When and how to get N95 masks
In the past, it’s been difficult to get N95s both online and in-person, especially once the smoke has arrived. That’s why Redwoods started MaskOakland in October 2017 in response to the Tubbs Fire to make sure vulnerable people had access to masks during critical moments. That effort continued in 2018 during the Camp Fire, in 2019 with the Kincaid Fire, and through the worst fire season in recent history in 2020.
Redwoods said that they’ve seen the very concept of wearing a mask go through a political and logistical story arc in just four years. But in that time, they’ve made the right connections and have been able to secure masks more efficiently and in larger quantities. Mask Oakland distributed 100,000 KN95 masks during last year’s fire season through the end of the year.
Redwoods described the availability of N95s on a recent June evening as “refreshingly normalish.” But Redwoods says it’s important to buy now to avoid a rush. They compared the potential demand for N95 masks when the smoke returns later this year to the early days of the pandemic when people were hoarding toilet paper.
“Every family, every household should have a couple of N95s for each person on hand,” they said. “Do you want to experience the toilet paper issue with your ability to breathe?”
N95 and KN95s are available online and in local hardware stores. Brian Altwarg, general manager of Markus Supply Ace Hardware in Jack London District, says N95 masks without valves “are pretty much gone,” as healthcare workers have needed them during the pandemic. But his store has N95s with valves in stock with a three-per-customer limit. KN95 masks are also available at the store and his supplier’s warehouse in Rocklin.
Right now, Altwarg said, masks aren’t flying off the shelves. “That all changes when the air gets bad,” he said.
Purifying air indoors
Besides having the right masks, there are other ways experts suggest you prepare for wildfire season.
The California Air Resources Board recommends people consider permanently installing a ventilation system that filters outdoor air before it enters their home to protect against long-term or recurring episodes of air pollution, like seasonal wildfire smoke.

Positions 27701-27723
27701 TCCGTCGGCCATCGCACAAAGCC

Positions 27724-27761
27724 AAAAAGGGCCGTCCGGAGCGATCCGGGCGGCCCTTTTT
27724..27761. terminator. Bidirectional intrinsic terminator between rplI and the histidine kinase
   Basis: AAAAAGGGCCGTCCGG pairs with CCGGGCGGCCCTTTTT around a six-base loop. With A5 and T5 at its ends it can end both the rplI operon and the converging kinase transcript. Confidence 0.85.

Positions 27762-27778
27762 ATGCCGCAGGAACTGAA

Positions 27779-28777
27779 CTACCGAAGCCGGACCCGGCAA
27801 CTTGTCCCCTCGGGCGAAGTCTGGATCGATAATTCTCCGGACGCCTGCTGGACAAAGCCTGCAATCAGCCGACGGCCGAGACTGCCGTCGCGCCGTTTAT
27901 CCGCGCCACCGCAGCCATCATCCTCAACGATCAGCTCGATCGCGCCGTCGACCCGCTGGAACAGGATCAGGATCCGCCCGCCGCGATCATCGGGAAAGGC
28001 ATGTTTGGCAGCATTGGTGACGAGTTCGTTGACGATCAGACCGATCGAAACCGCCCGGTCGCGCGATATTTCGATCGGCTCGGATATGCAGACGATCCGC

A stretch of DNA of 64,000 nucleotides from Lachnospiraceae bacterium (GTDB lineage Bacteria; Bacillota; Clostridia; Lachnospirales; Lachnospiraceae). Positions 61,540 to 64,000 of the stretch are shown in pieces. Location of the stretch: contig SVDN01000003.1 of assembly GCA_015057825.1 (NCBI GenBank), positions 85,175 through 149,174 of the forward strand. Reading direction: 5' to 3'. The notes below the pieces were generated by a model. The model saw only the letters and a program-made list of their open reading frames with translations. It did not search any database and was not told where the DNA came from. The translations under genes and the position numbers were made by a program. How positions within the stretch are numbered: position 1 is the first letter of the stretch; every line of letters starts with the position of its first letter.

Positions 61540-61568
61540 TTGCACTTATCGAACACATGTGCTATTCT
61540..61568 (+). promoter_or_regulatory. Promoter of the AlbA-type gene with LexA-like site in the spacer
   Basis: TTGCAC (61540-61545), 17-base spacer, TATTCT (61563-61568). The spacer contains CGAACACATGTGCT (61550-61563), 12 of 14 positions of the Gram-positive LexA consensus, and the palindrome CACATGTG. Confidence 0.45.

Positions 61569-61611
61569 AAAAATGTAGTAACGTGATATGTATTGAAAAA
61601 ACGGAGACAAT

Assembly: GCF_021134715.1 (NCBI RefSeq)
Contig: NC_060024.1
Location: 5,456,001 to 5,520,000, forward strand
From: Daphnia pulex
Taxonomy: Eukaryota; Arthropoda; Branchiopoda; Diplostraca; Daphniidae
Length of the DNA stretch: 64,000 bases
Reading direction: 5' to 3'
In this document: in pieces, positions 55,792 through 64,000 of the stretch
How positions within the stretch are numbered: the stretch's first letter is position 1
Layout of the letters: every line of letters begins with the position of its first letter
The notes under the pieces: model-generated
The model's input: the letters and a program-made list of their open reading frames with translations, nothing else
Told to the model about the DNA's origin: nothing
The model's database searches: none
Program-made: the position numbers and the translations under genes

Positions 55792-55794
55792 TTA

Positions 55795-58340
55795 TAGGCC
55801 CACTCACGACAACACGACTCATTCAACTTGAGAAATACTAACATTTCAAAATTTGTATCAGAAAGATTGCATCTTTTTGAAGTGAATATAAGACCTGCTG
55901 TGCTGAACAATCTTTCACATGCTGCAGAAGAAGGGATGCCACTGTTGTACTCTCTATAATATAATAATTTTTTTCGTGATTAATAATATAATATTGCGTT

For many, that may not be feasible.
Purifying indoor air requires a filter—whether for a home’s HVAC system or a portable air purifier—with a Minimum Efficiency Reporting Value (MERV) of 13 and above. Thirteen is the lowest-rated filter used in smoking lounges, but anything rated 16 or higher does a good job filtering wildfire smoke, according to the CARB ratings.
Redwoods recommends investing in a portable air purifier and an extra filter (the original may need to be replaced before another becomes available at the peak of the season.) The cheapest model on Consumer Reports’ best air purifiers for wildfire smoke is $220, although they’ve put their stamp of approval on models as cheap as $60. Other models are available at local hardware stores and big box retailers, although all are susceptible to supply chain issues during an emergency.
One low-cost upgrade that can be shared with neighbors who don’t have abilities to plan so far ahead is affixing a MERV 13-16 filter (less than $50 for a six-pack) to a box fan, which Redwoods said is “an N95 equivalent for your house.”
“Air purifiers, unfortunately, are part of our future,” they said.
The health risks of wildfire smoke
Wildfire smoke causes a slew of health risks, especially for older people, children, and those with respiratory disorders. Dailey, the Kaiser doctor, said that the aerosolized particulate matter in wildfire smoke is so small that the lungs can’t filter it out, so it is absorbed directly into the bloodstream.